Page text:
A couple of things to note: - The bus will be running out of Charleston, and will be relegated on the Lincoln Tunnel express lines, most likely the X17J. - This is not built to MTA specs, per the Alexander-Dennis people. It was built as a demonstrator for GO Transit in Toronto, Ontario. As such, the bus does not have a farebox upfront. I heard the farebox will be placed behind the front right wheel for this demonstrator. If the MTA does order the SuperLo, the farebox would be in front as is the norm...if they find a way. - The headroom in the upper level is low 5'7" and that is LOW. I'm 5'8", and my head was touching the ceiling. Many people had to crane their necks. I've never had to do that on a bus. - It was made in Nappanee, Indiana or so I was told. - The MTA plans to have off-board payment "concurrent" with a Smartcard, along with "robust" fare-evasion restrictions by 2020. IMG_6234 by GojiMet86, on Flickr IMG_6239 by GojiMet86, on Flickr IMG_6243 by GojiMet86, on Flickr IMG_6246 by GojiMet86, on Flickr IMG_6251 by GojiMet86, on Flickr IMG_6252 by GojiMet86, on Flickr IMG_6254 by GojiMet86, on Flickr IMG_6256 by GojiMet86, on Flickr IMG_6262 by GojiMet86, on Flickr IMG_6266 by GojiMet86, on Flickr IMG_6271 by GojiMet86, on Flickr IMG_6280 by GojiMet86, on Flickr IMG_6282 by GojiMet86, on Flickr IMG_6300 by GojiMet86, on Flickr IMG_6306 by GojiMet86, on Flickr IMG_6311 by GojiMet86, on Flickr IMG_6317 by GojiMet86, on Flickr IMG_6319 by GojiMet86, on Flickr IMG_6328 by GojiMet86, on Flickr IMG_6333 by GojiMet86, on Flickr IMG_6335 by GojiMet86, on Flickr IMG_6336 by GojiMet86, on Flickr IMG_6346 by GojiMet86, on Flickr IMG_6353 by GojiMet86, on Flickr IMG_6356 by GojiMet86, on Flickr IMG_6364 by GojiMet86, on Flickr IMG_6365 by GojiMet86, on Flickr IMG_6368 by GojiMet86, on Flickr IMG_6370 by GojiMet86, on Flickr IMG_6371 by GojiMet86, on Flickr IMG_6379 by GojiMet86, on Flickr IMG_6382 by GojiMet86, on Flickr IMG_6383 by GojiMet86, on Flickr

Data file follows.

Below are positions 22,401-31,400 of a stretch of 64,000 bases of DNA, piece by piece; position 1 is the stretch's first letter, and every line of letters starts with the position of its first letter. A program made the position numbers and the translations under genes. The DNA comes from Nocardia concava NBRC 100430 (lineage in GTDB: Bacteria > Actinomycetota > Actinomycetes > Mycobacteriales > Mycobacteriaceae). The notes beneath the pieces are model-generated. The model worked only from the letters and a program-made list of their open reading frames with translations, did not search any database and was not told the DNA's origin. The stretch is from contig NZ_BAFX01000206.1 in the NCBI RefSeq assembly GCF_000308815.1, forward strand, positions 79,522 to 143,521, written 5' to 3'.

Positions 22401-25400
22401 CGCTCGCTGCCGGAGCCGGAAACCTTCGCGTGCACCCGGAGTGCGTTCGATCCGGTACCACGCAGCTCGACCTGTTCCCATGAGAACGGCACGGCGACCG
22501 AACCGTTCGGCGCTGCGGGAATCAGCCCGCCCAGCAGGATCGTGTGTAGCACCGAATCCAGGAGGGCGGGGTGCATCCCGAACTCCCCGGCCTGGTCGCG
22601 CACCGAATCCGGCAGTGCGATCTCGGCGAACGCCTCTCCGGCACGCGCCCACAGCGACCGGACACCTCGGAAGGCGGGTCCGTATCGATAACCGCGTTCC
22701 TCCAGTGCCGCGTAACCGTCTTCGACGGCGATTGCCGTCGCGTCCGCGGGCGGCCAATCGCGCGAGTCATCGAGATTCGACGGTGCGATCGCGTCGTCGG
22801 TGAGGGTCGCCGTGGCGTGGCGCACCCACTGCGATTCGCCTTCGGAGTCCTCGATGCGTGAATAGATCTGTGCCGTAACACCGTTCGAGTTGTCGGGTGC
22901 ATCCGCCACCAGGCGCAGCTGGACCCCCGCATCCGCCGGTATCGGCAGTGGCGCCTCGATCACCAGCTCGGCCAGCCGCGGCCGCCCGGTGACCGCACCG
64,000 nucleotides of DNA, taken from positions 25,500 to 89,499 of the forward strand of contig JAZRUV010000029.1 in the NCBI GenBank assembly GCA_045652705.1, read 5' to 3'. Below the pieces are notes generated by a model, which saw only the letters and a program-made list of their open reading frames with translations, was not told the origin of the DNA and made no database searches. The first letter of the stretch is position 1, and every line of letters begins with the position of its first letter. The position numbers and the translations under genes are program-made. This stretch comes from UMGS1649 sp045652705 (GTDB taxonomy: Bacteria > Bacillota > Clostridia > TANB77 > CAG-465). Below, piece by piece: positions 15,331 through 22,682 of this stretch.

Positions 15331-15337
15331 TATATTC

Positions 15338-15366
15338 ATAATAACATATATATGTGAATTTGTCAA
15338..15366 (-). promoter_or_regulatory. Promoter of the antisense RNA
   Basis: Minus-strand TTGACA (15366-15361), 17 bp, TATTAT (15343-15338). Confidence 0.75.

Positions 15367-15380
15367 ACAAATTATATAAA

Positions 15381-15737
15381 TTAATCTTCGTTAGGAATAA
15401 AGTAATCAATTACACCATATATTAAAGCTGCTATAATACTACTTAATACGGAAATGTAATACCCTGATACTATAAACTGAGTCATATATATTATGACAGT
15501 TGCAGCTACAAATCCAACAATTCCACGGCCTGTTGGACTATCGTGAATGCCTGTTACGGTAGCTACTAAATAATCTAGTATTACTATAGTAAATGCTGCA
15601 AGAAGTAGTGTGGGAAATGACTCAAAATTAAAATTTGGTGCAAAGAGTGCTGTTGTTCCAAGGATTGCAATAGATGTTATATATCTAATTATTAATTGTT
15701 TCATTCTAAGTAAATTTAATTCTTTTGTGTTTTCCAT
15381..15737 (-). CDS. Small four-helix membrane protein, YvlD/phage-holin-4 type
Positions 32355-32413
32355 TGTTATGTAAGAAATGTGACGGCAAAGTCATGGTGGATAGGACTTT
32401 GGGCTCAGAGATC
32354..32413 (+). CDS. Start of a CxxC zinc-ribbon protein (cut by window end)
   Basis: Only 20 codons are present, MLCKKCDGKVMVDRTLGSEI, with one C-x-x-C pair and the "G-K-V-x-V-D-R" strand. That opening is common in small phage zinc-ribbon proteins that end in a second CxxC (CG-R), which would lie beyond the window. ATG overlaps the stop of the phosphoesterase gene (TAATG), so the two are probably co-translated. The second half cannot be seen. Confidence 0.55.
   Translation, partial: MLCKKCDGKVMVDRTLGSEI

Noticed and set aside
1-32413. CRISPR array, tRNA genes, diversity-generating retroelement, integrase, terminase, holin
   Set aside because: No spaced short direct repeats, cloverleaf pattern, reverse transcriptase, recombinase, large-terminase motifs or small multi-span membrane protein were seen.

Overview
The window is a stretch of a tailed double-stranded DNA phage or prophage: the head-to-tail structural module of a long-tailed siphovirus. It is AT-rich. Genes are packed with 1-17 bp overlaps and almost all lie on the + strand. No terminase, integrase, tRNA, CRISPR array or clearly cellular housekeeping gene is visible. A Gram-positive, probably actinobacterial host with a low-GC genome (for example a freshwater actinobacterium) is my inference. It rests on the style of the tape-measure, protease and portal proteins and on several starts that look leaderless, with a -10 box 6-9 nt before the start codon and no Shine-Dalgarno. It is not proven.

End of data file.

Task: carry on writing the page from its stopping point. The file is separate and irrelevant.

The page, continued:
12. 2 points
    It's not a bug, it's a feature. The wet paint is to soil and shame the shoes of those who toe too close to the platform edge.
  13. 2 points
    This is an unfortunate incident and yet another instance where rule enforcement needs to be improved. With that said, should the victim sue the MTA for assault, the case would almost certainly be dead on arrival. For that kind of a crime, you have to prove intent to cause harm, which is not there despite the events that occurred. The MTA may be negligent in running their services and managing themselves, but they are not actively trying to harm riders, which would be the crux of any assault case. Negligence due to a lack of rule enforcement would be the better way to go and even then, it would be a flimsy case as the MTA has no control over the actions of the dog beyond ensuring they are properly secured. This would be tantamount to a person suing the city for falling on an icy sidewalk instead of the property owner. As for the latest developments on this, no one involved is completely innocent here, but we already knew that. The lady should not be provoking the dog like that and not expect the inevitable to happen. You don't poke a lion with a stick and not expect to get mauled. On the flip-side, one should not have to anticipate being attacked by a dog on the subway, which is partly why the carrier rule is in place. If one cannot expect their pets to behave and remain docile in a crowded environment, their owners should look into other ways of transporting them around, which is why she has a real case against the dog owner here.